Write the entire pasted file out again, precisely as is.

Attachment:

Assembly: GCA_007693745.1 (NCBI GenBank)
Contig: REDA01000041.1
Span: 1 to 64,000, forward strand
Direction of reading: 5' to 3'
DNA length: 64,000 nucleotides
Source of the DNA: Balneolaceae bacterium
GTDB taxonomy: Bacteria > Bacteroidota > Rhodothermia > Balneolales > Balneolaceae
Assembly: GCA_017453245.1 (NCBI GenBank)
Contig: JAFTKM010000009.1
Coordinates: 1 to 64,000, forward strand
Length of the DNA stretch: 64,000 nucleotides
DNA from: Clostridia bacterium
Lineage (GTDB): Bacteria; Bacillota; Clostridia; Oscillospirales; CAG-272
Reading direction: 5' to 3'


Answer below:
Assembly: GCA_007693745.1 (NCBI GenBank)
Contig: REDA01000041.1
Span: 1 to 64,000, forward strand
Direction of reading: 5' to 3'
DNA length: 64,000 nucleotides
Source of the DNA: Balneolaceae bacterium
GTDB taxonomy: Bacteria > Bacteroidota > Rhodothermia > Balneolales > Balneolaceae
Assembly: GCA_017453245.1 (NCBI GenBank)
Contig: JAFTKM010000009.1
Coordinates: 1 to 64,000, forward strand
Length of the DNA stretch: 64,000 nucleotides
DNA from: Clostridia bacterium
Lineage (GTDB): Bacteria; Bacillota; Clostridia; Oscillospirales; CAG-272
Reading direction: 5' to 3'